God is Sovereign

A Character Study of Absalom
and Comment on the Upcoming Election

Absalom was David’s fifth son, the first being the child who died after his affair with Bathsheba, the second Solomon by Bathsheba, the third Amnon by Ahinoam, the fourth Chileab by Abigail, and fifth but not last, Absalom by Maacah. The first story of Absalom, who was an exceptionally handsome man (2Sam 14:25), involves his sister Tamar, who was also beautiful. Amnon, David’s first son beyond Bathsheba, raped Tamar (his half-sister). Absalom held his anger for two years but finally killed him because of his violation of Tamar. It might be argued that this also disposed of one heir to the throne—one who preceded Absalom. Though David’s heart mourned Amnon, he loved Absalom and would have forgiven the trespass (2Sam 13:9) yet the murdering son went into self-imposed exile where his heart became harder still. (There is some confusion as to whether Absalom may even have been “banished” {2Sam 14:13}). Joab, David’s nephew-general brought Absalom back from exile, though he was forced to live apart from King David and the court. Presumably, Absalom’s heart was further hardened toward David by this decree. His heart was hardened toward Joab, though bringing him back from exile was by Joab’s own design. Eventually, for Joab’s troubles and because he honored David’s ruling on Absalom, the difficult son burned Joab’s barley field.

Another Absalom story is either difficult to believe or David’s shekel weight was far less than typical. Absalom’s hair grew at a rapid rate and was markedly thick. At the end of each year, evidently because he just couldn’t keep his head up anymore, he had his hair cut off and it weighed over five pounds. (2Sam 14:26 says his hair weighed 200 shekels. A single shekel is 11.33981 grams…times 200 shekels equals 2,267.962 grams. A gram is .0353 ounces…times 2,267.962 grams equals 80.06 ounces or a little over five pounds of hair.) At first glance, this anecdote has no bearing on the Absalom tale. Yet it may go far in explaining what now seems like an ironic ending to Absalom’s life. It is obvious that Absalom was pleased with his appearance and importance. He was a handsome prince and he would charm or coerce his way in the kingdom. Indeed, once brought back into the king’s presence—again by Joab’s doing—Absalom fancied himself king. Every morning he would sit in the gate as an elder or ruler and judge disputes. The text insinuates that this was not by the decree of David but Absalom’s own presumption of his value to the people, since it was the king’s rulings that the people requested (2Sam 15:6).

This kingly pursuit was not enough for the prince. Next he appointed himself the king of Hebron (where Abraham bought a burial plot for Sarah for the price of two years of Absalom’s hair in silver), which put him in direct conflict with his father since Hebron was just to the south and west of Jerusalem. It was also at Hebron where David was anointed king and reigned for his first seven and a half years (2Sam 5:3-5). Absalom is clearly endeavoring to steal his father’s kingdom. It was working too since the people were turning their favor toward Absalom with such fervor that David was now forced to go into exile (2Sam 15:13-14). This cleared the way for Absalom to carry his “kingship” to Jerusalem, and he did, to the extent that he even took his father’s concubines as his own. There was no end to Absalom’s arrogance.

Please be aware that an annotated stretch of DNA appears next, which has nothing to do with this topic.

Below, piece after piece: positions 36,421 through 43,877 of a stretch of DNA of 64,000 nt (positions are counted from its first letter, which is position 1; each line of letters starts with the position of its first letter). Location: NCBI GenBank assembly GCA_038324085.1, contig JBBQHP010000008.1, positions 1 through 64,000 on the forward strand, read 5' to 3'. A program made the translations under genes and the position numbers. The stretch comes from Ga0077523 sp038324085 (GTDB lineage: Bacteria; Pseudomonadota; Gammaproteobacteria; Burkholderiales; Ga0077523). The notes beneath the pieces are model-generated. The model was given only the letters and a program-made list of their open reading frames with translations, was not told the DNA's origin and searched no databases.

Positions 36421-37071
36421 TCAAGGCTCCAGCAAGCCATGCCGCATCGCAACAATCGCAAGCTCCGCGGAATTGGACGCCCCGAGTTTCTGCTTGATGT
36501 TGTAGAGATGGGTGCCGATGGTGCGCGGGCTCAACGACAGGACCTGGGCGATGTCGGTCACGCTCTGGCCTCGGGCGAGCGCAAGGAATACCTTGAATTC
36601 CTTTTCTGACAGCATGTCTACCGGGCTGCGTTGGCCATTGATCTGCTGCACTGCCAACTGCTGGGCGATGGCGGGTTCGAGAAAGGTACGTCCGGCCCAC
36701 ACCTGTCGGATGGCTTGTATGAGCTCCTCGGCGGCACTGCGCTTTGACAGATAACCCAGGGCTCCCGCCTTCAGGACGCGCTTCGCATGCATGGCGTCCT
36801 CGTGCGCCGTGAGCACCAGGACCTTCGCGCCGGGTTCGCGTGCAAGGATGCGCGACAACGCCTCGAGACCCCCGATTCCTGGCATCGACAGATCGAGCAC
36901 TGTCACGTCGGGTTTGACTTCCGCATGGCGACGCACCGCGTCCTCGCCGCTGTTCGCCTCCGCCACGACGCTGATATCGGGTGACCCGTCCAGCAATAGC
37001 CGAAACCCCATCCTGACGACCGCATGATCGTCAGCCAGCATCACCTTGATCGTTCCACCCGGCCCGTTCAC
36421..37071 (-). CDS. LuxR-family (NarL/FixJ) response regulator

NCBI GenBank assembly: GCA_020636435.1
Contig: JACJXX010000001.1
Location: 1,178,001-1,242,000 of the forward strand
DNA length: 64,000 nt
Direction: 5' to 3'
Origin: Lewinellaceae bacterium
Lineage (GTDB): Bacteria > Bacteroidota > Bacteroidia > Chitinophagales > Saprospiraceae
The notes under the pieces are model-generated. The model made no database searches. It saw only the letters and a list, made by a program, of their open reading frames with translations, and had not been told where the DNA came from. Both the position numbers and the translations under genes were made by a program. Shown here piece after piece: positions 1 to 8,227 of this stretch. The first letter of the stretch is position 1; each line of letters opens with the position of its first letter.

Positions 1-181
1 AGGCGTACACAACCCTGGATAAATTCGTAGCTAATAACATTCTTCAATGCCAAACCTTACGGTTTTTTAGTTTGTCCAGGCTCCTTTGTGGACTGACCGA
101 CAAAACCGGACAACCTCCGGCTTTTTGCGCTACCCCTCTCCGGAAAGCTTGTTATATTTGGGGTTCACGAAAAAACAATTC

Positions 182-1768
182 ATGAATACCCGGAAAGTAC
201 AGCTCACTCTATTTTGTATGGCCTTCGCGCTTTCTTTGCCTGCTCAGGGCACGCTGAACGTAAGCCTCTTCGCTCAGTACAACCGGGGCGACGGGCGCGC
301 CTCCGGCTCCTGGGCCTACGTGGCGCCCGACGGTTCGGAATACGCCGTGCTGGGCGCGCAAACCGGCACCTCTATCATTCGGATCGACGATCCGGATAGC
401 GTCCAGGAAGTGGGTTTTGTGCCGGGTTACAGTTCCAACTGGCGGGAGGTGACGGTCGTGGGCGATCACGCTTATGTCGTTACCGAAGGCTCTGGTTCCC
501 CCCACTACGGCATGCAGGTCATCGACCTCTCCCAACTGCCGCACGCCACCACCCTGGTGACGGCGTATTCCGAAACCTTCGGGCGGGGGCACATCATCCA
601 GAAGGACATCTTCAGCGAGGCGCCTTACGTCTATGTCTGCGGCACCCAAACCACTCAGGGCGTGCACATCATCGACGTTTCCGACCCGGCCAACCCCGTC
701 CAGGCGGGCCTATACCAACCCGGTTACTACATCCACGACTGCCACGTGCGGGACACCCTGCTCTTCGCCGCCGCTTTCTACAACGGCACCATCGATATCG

Next he hunted David (reminiscent of David’s early days with Saul, hiding in caves and pits {2Sam 17:9}) with the intent of quelling any question of who was king in Jerusalem. It was during this quest that Absalom was riding under a terebinth tree. One is left to assume the irony that it was his heavy, long, thick hair that was Absalom’s undoing by becoming tangled in the limbs, leaving him easy sport for jilted Joab. There, hanging in a tree, Absalom might have considered Deuteronomy 21:23. If he had, he would have thought of some way to blame his curse on the father who loved him. Absalom’s grand enterprise to overthrow a kingdom ended in shame—his own as well as David’s.

In light of the elections tomorrow, it is interesting to note that Christians ought to vote for the right candidate but all too often, we let our emotions get far out in front of us. We become Democrats and Republicans first and Christians second. To put it another way, we are US citizens first and children in the family of God second. Because I am a Christian and only secondly a citizen of the United States, I am trusting God with the election. He is sovereign. I don’t believe that means God controls who is going to win the elections tomorrow. But it does mean he will have his way, despite who gets into office.

Absalom may have been more popular with the people but God promised that throne to Absalom’s father. Good looks and smooth talking only go so far. But God is sovereign. He will have his way with the United States (even if that means God turns his back on us) no matter who goes to the oval office in January. So vote your conscience and trust in the Lord. And pray for God to heal our land (2Ch 7:14).

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